- The Method
- Practitioners/Classes and Events
- The Profession
By Mary Susan Chen, GCFP
“Oh no! I’ll miss Melissa’s first communion! I’ve never broken a bone before. Now at my age, I’ll be in a cast!”
All of this flashed through my mind in the split second of being in mid-air after slipping out of the shower. I had been in a hurry and hadn’t placed the bath mat on the floor. I landed on my backside and paused, waiting for the intense pain of a broken tailbone, wrist, lower leg, or back. To my surprise, I felt nothing! I regained my breath and carefully got up on my feet. I could hardly believe my good fortune. I wasn’t hurt. I didn’t feel bruised. Nothing was twisted, nothing sprained.
Surely the pain would come soon. Surely I would find a bruise later or begin to hurt sometime during the first communion mass. Instead I spent the whole day celebrating with my family. I barely even thought about the fall, except to wonder, “How did I get so lucky? I was sure I was heading for the ER.”
Later, thinking back on my fall, I realized I’d heard this story before. My Feldenkrais® students have reported almost identical incidents. And each time, they told the story in disbelief.
Dominic came to me to smooth out his violin playing. He had recently joined a trio and wanted to improve the quality of his performance. He came to the office for private Functional Integration® lessons. Then, during a summer trip to Cape Cod, he was descending the narrow winding cast-iron staircase of an old train car converted into a restaurant. His young daughter was with him and he was worried she might fall.
All of a sudden Dominic tumbled the whole length of the staircase. Everyone in the restaurant jumped out of their seats to help, ready to call the paramedics. Surprisingly, Dominic came right to his feet, brushed himself off, smiled and went about his evening. The other diners were shocked. Even Dominic was looking for the bruises later that week.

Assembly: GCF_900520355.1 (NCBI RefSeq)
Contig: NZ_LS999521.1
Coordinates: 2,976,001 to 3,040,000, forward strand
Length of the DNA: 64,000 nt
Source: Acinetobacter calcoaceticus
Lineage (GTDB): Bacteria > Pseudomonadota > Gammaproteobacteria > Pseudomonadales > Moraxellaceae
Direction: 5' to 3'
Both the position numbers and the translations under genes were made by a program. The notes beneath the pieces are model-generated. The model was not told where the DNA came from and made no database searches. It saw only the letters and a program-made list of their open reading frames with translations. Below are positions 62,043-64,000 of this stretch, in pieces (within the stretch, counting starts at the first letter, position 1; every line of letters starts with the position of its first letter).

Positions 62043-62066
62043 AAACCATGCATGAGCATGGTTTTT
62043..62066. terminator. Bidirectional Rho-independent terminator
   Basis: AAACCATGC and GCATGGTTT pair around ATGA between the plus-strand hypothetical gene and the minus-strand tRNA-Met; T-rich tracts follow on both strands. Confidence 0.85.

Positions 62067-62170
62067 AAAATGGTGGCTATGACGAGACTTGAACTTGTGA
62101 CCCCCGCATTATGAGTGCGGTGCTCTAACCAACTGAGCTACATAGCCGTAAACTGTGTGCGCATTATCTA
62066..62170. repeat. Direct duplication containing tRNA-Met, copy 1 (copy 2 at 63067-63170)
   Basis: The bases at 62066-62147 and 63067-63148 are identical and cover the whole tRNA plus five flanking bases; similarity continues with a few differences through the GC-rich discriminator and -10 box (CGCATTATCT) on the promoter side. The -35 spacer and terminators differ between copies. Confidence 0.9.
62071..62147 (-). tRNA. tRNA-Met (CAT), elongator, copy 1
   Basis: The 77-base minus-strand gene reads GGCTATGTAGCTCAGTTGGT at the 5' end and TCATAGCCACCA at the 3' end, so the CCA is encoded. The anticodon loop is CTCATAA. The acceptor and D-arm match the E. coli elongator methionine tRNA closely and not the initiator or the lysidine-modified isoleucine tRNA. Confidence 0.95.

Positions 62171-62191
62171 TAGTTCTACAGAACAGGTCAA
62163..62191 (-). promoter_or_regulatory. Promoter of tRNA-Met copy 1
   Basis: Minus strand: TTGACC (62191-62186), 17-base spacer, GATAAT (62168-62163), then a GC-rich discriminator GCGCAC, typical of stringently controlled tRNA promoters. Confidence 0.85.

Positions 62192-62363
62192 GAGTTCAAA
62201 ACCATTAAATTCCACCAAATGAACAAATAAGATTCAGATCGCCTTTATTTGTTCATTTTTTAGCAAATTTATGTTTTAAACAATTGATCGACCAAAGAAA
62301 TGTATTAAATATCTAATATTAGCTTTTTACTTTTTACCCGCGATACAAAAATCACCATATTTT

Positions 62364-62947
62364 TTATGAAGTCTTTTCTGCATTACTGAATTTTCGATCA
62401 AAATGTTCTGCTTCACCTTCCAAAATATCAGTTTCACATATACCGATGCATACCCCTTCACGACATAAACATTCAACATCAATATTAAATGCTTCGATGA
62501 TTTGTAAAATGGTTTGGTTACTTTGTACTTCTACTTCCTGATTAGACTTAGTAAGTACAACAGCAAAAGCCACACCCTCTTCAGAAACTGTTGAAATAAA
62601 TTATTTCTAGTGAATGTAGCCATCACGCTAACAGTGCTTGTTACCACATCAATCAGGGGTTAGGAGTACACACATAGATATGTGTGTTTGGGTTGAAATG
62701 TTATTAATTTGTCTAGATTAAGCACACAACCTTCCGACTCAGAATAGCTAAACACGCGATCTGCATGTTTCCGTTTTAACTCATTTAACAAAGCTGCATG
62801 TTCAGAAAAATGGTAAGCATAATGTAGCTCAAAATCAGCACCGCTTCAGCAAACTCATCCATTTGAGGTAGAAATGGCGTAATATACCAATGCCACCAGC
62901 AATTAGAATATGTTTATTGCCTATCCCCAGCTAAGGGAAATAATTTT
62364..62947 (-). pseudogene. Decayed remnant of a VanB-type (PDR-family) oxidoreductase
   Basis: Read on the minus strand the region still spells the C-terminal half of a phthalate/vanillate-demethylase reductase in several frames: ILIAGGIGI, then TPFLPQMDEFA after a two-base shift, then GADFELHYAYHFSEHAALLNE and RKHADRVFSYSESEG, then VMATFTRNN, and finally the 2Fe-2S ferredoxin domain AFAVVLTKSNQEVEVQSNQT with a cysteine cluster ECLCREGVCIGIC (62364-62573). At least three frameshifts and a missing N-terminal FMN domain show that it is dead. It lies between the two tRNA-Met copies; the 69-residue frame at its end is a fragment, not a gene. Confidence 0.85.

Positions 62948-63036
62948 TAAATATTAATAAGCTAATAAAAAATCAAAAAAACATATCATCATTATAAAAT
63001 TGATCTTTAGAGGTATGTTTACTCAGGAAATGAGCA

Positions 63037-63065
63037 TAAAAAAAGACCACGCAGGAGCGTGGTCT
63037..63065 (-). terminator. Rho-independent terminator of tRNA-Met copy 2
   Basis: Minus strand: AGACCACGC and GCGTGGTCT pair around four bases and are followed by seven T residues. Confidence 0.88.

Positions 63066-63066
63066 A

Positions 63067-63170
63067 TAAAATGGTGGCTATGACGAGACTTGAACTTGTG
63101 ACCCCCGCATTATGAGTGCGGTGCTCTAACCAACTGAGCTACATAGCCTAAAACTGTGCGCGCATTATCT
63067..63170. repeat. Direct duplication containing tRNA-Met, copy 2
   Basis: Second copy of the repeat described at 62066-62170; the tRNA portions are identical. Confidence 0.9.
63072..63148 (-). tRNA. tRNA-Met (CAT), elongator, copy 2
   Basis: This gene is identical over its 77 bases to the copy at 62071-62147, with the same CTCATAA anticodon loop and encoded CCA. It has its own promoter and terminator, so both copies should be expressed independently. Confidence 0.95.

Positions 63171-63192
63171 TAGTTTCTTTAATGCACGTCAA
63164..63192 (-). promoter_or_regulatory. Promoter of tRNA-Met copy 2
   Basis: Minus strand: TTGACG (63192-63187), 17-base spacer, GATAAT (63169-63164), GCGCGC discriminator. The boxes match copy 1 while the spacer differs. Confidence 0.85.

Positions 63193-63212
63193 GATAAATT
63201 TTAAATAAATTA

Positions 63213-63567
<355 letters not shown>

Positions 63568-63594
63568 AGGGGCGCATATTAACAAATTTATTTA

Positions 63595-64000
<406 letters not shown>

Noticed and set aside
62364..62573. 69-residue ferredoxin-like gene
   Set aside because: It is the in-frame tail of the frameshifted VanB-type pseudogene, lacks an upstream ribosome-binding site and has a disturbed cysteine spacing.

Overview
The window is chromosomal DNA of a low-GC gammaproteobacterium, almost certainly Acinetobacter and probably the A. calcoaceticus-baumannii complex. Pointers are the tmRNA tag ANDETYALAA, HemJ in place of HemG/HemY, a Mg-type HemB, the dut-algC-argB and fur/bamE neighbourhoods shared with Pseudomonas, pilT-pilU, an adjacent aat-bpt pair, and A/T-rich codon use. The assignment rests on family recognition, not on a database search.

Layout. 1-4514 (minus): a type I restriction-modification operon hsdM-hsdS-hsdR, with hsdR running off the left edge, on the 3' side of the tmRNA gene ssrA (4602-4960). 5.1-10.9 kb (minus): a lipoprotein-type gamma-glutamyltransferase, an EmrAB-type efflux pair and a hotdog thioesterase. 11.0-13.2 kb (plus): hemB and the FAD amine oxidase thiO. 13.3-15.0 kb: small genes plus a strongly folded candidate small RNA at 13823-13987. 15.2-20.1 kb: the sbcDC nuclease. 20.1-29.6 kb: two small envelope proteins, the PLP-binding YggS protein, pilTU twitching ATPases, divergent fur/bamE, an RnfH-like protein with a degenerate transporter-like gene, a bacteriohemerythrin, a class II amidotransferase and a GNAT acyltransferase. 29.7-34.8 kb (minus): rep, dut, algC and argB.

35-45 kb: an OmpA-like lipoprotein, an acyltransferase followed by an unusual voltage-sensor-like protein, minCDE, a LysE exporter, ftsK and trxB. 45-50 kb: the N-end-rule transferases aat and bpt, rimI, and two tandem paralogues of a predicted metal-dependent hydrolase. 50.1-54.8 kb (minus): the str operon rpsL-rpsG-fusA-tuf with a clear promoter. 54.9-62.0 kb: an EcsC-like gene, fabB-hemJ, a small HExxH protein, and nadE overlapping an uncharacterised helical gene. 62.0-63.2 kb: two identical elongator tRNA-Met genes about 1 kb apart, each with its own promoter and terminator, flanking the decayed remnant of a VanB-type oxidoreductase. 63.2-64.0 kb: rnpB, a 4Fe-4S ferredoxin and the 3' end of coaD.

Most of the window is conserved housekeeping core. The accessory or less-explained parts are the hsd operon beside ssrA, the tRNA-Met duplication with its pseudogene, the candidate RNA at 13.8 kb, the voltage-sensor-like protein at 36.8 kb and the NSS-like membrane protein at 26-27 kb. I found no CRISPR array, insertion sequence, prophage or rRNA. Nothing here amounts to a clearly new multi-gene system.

“How was I not injured? It’s got to be the Feldenkrais Method® of somatic education.” Dominic knew he was able to respond to life more spontaneously, thus able to roll with the fall and not tighten up and resist.
Sheila had been attending Awareness Through Movement® classes for about six months. One night in January, she announced that she had almost NOT made it to class that evening. She calmly told the story of her icy back steps, losing her balance as she exited the house, landing flat on her rump, ready to scream for help, praying that a neighbor would hear. However, as she lay on the ice, she realized that indeed, she wasn’t hurt! She cautiously got up and walked carefully. No, nothing broken. Might as well go to class!
We may think improving our balance means we don’t fall. The above examples are about a reality of life: sometimes people fall. The question the Feldenkrais Method asks is HOW do we fall? With grace and ease, and thus less damage? Or with stiffness and brittleness, and thus more pain and injury?
As I continue my growth in Feldenkrais work and watch my students evolve, I see a more natural way to move. I see an ease and a sense of connection. And I see each client operate more as a whole person and less as stiff parts. So if you happen to loose your balance and fall, I wish you ease and flexibility in your falling, freedom and softness in your landing, and no broken bones!
Mary Susan Chen is a Physical Therapist and Guild Certified Feldenkrais Practitionercm currently practicing in Chicago’s near western suburbs. Her love and study of movement has also included gymnastics, tai chi, yoga, meditation, and InterPlay.